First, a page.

For the past thirty years I have been fortunate to be given the privilege and opportunity to write some of my memories for various newspapers. Since I was born and raised in Windsor, Ontario, many of my most vivid recollections come from my experiences in that city. I was eleven years old when World War Two ended so dozens of my columns have recounted the six years of horror, hope and victory. Located across the river from Detroit, Michigan, Windsor is an historical city recognized as one of the main focal points of many War of 1812 battles.
During my lifetime I have witnessed the 1945 Ford Motor Company ninety-nine day strike that saw Windsor streets deliberately clogged with hundreds of cars and buses, when thousands of men and women marched through East Windsor completely shutting down the entire city. I witnessed the destructions of the main street’s Kresge Department Store due to fire and also Ouellette Avenues Metropolitan Store which literally blew up in 1960 killing 10 and injuring 100.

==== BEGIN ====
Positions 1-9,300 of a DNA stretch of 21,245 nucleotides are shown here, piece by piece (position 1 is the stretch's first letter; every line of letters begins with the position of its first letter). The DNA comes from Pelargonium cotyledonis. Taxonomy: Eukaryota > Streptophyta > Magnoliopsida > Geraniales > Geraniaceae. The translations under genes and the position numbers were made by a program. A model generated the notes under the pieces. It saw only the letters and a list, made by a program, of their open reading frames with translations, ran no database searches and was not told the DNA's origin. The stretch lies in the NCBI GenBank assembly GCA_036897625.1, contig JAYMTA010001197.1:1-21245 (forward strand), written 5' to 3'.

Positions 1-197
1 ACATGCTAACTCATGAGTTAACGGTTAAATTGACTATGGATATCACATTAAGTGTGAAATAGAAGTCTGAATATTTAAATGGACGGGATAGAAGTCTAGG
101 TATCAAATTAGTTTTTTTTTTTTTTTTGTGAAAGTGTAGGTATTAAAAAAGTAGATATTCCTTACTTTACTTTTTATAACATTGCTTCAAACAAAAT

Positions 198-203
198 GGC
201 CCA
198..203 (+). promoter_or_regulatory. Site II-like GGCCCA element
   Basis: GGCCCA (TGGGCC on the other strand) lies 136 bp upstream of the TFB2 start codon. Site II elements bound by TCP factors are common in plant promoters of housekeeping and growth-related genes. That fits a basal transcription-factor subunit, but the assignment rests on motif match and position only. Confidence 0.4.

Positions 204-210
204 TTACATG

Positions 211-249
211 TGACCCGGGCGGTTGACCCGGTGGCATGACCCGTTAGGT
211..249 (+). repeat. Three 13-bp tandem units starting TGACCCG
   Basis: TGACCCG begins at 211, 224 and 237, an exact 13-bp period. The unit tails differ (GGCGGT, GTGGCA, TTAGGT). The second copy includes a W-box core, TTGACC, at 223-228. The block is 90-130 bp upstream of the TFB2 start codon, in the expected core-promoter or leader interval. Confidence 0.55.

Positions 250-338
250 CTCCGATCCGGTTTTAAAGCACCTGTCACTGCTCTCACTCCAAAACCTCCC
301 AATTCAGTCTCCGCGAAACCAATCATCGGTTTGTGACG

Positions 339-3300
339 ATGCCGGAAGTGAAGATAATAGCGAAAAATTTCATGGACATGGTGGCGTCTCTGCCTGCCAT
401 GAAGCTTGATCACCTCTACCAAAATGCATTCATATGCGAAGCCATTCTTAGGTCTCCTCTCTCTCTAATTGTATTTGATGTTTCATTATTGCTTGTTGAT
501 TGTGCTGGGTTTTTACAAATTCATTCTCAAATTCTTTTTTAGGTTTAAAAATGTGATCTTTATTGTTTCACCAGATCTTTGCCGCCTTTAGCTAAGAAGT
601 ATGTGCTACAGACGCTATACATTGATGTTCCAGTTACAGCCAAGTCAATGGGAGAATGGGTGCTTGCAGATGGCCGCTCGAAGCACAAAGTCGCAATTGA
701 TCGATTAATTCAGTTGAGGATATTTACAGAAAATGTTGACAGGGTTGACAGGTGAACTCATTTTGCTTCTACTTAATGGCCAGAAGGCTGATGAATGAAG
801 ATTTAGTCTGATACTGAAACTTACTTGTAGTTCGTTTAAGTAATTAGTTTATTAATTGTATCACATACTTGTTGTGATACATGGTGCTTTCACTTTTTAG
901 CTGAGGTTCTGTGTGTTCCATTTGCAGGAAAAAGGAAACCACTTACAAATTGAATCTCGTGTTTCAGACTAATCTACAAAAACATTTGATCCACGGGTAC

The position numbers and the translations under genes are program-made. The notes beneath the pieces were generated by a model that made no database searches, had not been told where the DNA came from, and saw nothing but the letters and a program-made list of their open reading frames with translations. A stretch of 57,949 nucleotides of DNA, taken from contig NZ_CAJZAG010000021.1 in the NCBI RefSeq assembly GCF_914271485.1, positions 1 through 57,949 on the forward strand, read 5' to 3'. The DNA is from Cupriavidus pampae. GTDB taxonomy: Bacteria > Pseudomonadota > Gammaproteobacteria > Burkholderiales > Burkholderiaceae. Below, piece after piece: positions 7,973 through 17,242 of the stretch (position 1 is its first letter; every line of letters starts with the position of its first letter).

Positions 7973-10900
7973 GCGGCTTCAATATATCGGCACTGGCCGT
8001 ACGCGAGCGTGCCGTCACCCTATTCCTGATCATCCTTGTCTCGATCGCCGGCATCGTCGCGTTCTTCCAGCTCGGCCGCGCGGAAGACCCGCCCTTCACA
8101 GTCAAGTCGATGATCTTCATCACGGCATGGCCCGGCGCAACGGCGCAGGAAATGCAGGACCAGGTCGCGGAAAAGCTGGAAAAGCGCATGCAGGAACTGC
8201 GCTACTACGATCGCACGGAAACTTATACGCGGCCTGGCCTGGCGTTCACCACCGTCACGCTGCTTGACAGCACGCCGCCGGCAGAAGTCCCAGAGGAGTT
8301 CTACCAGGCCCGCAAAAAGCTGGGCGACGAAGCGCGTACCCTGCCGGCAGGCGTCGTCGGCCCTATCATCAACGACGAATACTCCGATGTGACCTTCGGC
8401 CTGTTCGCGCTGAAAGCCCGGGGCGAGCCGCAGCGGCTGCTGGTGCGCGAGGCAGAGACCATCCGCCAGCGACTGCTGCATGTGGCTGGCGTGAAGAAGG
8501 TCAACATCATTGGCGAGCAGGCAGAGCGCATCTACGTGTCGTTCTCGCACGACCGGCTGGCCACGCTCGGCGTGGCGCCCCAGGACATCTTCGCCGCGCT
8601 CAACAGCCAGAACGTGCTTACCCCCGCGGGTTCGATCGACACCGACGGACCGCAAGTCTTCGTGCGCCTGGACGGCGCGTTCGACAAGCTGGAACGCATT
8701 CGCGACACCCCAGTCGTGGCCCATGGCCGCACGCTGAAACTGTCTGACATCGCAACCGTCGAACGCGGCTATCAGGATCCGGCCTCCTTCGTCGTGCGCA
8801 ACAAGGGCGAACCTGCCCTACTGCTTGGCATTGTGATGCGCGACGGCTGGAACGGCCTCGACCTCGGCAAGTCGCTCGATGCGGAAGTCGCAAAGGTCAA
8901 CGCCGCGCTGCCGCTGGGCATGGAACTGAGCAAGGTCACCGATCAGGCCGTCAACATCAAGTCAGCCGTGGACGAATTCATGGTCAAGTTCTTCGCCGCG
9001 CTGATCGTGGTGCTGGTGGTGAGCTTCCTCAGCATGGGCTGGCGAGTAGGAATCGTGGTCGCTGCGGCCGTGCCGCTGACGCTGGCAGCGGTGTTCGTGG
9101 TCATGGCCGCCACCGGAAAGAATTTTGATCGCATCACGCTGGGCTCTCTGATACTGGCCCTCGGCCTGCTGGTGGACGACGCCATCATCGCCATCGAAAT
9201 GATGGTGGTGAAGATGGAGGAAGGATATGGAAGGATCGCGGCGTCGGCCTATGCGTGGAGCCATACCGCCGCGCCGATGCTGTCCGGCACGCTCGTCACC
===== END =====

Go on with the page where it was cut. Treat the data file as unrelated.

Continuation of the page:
I was less than a kilometer away from the 1946 tornado that killed 17 people and minutes away from the 1974 tornado that claimed nine lives. We sat on the bank of the Detroit River at the end of our street listening to the sound of gunshots and watching the west side of Detroit burn during the 1967 riots. I was able to watch the great Heavyweight Champion Joe Louis train and even tour his private club on Lake St. Clair. Terry Sawchuk, Eddie Shack and a host of other famous hockey players began their careers with the Windsor Spifires. In 1956 a very young Martin Luther King gave a speech in Windsor before a throng of 60,000 people all of whom were attending the world famous Emancipation Day celebrations at Windsor’s Jackson Park.
The memories are endless, but one sticks out as the oddest which actually attracted the most gawkers, it was the sinking of the M V Montrose in the Detroit River directly under the Ambassador Bridge. On July 30, 1962, a 440 foot British freighter on it’s maidem voyage laden with a cargo of wine and 200 tons of aluminum heading for the Great Lakes swung into deeper waters right into the path of a tug pushing a barge filled with cement. Although the tug blew an alarm whistle and attempted to reverse it’s forward motion, the ever fierce current in the Detroit River propelled the tug almost headon into the freighter causing a 42 foot gash on the port side near the bow. The ship began taking on water and eventually rolled over settling on the bottom. The grateful crew was rescued by a local fireboat. It took three months to patch the hole and righten the ship before towing it to safer waters. According to newspapers, more people gathered “to see for themselves” that particular misadventure than any other event in Windsor’s history.
Russ Sanders, firstname.lastname@example.org